KING LEAR - Act 3 Scene 4, (5,) 6 & 7 analysis

  • Created by: S_F
  • Created on: 21-05-22 21:02
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  • Scene 4
    • Kent suggests they take shelter but Lear says the storm does not affect him because he is suffering from inner torment. He argues that mental suffering numbs the body to pain.
    • He is praying, not to the gods, but to the ‘poor naked wretches’ which he ignored when he held power. Lear learns compassion through his devastation and suffering. (This idea of sharing wealth is later echoed by Gloucester when he gives his purse to Poor Tom).
    • Lear curses Poor Tom’s daughters (even though Kent then confirms that he has no daughters.) Lear is projecting his suffering on Poor Tom. It is ironic that he assumes Poor Tom is mad because of his ‘daughters’ when actually he is like that because of what his father has done.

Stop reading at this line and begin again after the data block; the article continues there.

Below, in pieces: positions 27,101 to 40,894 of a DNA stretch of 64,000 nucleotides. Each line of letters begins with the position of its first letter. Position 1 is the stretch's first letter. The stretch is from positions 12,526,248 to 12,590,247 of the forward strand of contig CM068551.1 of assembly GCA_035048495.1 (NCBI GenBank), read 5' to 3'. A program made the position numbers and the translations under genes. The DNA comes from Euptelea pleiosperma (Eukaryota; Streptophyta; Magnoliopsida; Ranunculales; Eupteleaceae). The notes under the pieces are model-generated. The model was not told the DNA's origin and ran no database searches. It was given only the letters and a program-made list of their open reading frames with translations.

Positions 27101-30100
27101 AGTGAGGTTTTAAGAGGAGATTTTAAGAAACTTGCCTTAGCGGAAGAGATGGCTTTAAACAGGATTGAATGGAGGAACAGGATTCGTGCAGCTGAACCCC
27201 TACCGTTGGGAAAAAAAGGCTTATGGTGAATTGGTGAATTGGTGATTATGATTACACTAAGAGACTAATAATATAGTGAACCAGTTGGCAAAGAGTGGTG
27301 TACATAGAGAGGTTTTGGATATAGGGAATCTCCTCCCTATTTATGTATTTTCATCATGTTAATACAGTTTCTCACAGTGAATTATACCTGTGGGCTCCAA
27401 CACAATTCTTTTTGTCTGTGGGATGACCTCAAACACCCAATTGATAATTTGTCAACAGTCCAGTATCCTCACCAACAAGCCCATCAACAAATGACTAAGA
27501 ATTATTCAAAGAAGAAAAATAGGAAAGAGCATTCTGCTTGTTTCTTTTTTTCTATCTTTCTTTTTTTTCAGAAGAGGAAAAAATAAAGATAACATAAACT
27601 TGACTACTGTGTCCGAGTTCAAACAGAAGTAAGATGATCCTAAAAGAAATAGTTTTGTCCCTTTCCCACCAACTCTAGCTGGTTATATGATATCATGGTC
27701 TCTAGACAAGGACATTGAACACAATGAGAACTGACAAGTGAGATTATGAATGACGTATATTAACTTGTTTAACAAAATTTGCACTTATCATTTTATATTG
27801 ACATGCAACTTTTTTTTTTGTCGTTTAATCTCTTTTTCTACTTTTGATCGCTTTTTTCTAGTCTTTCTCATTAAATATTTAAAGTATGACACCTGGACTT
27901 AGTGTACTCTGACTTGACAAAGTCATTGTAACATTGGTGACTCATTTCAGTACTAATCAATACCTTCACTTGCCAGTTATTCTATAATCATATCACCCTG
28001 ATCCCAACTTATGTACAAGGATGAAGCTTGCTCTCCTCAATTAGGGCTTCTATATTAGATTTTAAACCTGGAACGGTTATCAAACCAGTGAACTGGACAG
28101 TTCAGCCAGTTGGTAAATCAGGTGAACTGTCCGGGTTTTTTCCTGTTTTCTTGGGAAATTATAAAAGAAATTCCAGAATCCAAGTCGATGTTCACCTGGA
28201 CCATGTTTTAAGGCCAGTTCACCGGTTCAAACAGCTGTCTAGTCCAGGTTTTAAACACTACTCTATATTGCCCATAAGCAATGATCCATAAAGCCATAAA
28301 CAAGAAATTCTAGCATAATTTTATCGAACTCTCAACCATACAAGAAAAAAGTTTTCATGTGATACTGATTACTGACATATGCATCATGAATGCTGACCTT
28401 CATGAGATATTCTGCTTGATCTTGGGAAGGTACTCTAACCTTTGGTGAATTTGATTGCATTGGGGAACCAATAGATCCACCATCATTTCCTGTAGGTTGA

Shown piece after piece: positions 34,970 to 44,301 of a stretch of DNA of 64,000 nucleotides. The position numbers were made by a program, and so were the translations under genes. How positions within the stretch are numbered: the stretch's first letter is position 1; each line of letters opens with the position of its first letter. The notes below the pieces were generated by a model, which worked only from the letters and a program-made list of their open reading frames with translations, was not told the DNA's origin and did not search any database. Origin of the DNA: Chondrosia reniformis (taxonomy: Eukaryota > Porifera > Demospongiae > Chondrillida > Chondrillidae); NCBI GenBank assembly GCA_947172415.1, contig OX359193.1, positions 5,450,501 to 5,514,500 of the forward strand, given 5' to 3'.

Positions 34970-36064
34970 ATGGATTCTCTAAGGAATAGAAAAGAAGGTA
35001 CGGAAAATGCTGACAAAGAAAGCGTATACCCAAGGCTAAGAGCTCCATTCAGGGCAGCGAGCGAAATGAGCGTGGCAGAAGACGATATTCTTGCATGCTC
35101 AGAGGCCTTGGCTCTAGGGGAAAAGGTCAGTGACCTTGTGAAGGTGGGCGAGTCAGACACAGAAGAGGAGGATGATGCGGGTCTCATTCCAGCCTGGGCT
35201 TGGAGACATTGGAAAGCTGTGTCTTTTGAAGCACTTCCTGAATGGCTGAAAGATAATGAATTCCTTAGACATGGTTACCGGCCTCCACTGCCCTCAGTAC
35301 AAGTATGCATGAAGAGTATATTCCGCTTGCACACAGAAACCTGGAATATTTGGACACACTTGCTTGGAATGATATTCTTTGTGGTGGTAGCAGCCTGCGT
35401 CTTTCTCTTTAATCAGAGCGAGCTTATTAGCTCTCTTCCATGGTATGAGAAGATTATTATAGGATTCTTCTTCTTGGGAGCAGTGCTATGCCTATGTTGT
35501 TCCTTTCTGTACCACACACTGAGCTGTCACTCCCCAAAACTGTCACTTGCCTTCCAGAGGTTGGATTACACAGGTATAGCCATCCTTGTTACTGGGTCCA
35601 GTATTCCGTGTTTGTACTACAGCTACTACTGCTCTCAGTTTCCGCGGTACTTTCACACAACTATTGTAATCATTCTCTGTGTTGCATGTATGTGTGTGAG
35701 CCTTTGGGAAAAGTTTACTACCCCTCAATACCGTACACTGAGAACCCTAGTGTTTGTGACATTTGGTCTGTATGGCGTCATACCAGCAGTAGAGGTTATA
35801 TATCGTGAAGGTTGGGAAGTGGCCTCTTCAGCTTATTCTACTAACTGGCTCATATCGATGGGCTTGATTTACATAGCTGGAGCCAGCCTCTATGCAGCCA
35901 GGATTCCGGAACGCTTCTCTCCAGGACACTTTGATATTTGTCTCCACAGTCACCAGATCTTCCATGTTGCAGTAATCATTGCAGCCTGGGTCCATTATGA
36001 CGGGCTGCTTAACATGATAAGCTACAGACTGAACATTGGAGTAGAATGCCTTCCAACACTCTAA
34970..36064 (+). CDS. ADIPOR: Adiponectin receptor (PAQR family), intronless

• Edgar is mimicking being someone who is possessed by demons. Even though the audience knew Edgar was imitating it would still have struck an element of horror as 17th century England was very superstitious.
    • Shakespeare wants to highlight that humans are the same and equally vulnerable to the forces of nature and fate regardless of status.
    • Gloucester appears with a torch, the light is a symbol of salvation and safety, and is dismayed to see the king in such poor company but Lear fails to recognise him.
    • Lear’s concern for Kent, the Fool and Poor Tom suggest he is learning compassion and the sympathy we feel for him grows as he learns to pity others.


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